Probably the #1 reason you’ve updated your website in the past is because you felt like it was outdated, and it probably was :). So you task your developer (or hire one) to build you a nice, new site that gets you back in line with the times. But beware. Technology advances quickly. Most of the time, too quickly for usability principles to keep up. That’s what happened with a major design trend that started around 2012 – flat design.
What’s Flat Design?
Flat web design focuses on stripping away elements of sites that mimic our experiences in the physical world. For example, by leaving out glossy, three-dimensional elements from buttons, they no longer have the raised look that a physical button would have. Why would designers want to do that? For some understandably good reasons.
For one, the rise of mobile devices brought challenges for designers with putting realistic elements into responsive designs. They took up screen space and carried big load times. Flat design elements could easily adapt. Not only did many like this, but they perceived the aesthetics of flat design to be cleaner and more “honest.” By honest, they mean they aren’t trying to give the impression that a button is actually able to be pushed down when it’s not. After all, you’re still clicking a mouse or touching a screen. You’re not actually pushing a button down.
Its Major Problem
While this sounds good, for the most part designers didn’t consider the major problem this design style brought along with it. It can be summarized with a few snippets from Kate Meyer’s (Nielsen Norman Group) article about the subject…
Our primary objection to flat design is that it tends to sacrifice users’ needs for the sake of trendy aesthetics…we’ve noticed that long-term exposure to these flat yet clickable elements has been slowly reducing user efficiency by complicating their understanding of what’s clickable and what isn’t.
Basically, if you don’t somehow communicate clickability to users, they have a hard time figuring out what’s clickable and what isn’t. Imagine that :). Sometimes flat things are clickable. Sometimes they aren’t. It’s a guessing game that adds to a user’s cognitive load – which is a fancy way of saying you make them think more. As cognitive load increases, so does the likelihood of user frustration and abandonment of their task on your site.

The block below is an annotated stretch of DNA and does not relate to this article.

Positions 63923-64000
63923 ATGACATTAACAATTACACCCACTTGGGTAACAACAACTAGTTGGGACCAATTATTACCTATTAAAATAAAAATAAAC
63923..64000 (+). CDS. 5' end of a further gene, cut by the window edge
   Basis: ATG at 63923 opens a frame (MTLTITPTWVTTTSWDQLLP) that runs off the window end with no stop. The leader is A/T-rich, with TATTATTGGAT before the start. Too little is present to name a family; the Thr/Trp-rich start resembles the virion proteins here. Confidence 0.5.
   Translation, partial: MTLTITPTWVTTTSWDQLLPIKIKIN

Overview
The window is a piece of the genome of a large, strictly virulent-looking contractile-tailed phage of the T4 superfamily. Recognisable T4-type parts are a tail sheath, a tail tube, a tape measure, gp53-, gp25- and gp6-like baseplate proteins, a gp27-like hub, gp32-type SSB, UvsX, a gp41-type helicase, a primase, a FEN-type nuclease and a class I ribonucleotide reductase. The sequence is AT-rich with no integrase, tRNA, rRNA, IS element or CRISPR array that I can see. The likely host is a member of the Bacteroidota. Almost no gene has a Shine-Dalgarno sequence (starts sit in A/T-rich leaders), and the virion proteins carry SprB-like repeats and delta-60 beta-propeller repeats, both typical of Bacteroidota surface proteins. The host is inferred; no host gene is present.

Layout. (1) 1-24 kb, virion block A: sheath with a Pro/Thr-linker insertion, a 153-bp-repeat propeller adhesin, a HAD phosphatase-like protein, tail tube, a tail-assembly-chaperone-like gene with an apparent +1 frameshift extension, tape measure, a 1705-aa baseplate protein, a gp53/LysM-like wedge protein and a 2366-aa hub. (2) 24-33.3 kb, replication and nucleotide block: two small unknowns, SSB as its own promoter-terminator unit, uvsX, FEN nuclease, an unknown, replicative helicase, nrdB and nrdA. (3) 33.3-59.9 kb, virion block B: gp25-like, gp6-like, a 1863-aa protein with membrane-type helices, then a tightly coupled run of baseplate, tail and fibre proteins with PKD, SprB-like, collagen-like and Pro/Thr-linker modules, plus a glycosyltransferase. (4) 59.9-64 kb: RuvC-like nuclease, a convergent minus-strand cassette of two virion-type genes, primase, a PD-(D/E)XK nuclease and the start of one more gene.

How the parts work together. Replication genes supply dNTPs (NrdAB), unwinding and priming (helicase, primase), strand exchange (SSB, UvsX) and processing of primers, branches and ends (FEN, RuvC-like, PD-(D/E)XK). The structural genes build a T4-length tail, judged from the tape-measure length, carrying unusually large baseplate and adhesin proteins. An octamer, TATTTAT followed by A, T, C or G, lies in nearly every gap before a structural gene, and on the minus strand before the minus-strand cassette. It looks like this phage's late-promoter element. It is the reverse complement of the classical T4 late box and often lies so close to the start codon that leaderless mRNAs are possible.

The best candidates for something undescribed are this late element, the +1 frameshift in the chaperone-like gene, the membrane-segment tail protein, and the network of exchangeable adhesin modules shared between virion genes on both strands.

A Quick Example
Take a look at this site as an example and try and guess what elements on the page are clickable…
Now, take a look at what actually IS clickable…
Did you get them all? Of course you didn’t, because the two buttons in the middle of the page were invisible until I moused over them! Also, the free shipping text gives no indication that it can be clicked for more information. Looks simply like informative text to me. Think you can click on “Your Store” to find the store closest to you? Nope. You have to click “change” to be able to do that. What exactly am I changing if I’ve never selected a store before?
Now that you see how flat design affects your customers, it kind of ruins it for you, doesn’t it?!?
Flat 2.0 – Let’s Compromise
But alas, there is hope. This doesn’t mean we have to retreat to the design styles of yesteryear. Kate points out that there’s another alternative that provides an opportunity for compromise – flat 2.0. It’s mostly flat (like being mostly dead), but uses specific design elements that traditionally communicate clickability to users (these are just some)…
- Shadows, highlights and layers
- Placement on the page (i.e. if it’s where the left or top navigation typically is on a site, it’s expected to be clickable)
- Actionable text
- Boxed text
- Colorful, underlined text
- Recognizable icons (like shopping carts)
This makes users feel like they know exactly what their options are and don’t have to hunt and peck for them. On the site above, they should at minimum do these things…
- Make the Shop buttons visible
- Make the “change” link a different color
- Make the free shipping text a button or colorful underlined text
- Box the “Tillys TV” text
- Make the shopping bag a more universally recognizable icon
Let’s take a quick look at a site that uses Flat 2.0 well…
Notice how most of the actionable text is in boxes with round corners. The top navigation is clearly segmented from the body of the page and includes arrows. The text at the top of the page is supported by a “Check it out” underlined text with an arrow next to it. These all signify clickability while keeping the flat aesthetic; keeping users from getting confused.
Don’t Sacrifice Usability
In the end, you want to avoid creating a new site that helps you feel “with the times” if it sacrifices usability. I’ve seen numerous examples of companies throwing a bunch of time, money and energy into a new website only to discover these types of problems after launch. This is one of the worst scenarios that can happen with your digital footprint. Marketing campaigns can be turned on or off and adjusted relatively quickly and easily. But revisited your site design after launch once you thought the project was “over” can be deflating and provide residual performance declines. Don’t let it happen to you.
Make sure to check out more posts in the Mike Ruins Digital Marketing series, where I challenge the status quo by tackling digital marketing topics that most practitioners have all wrong.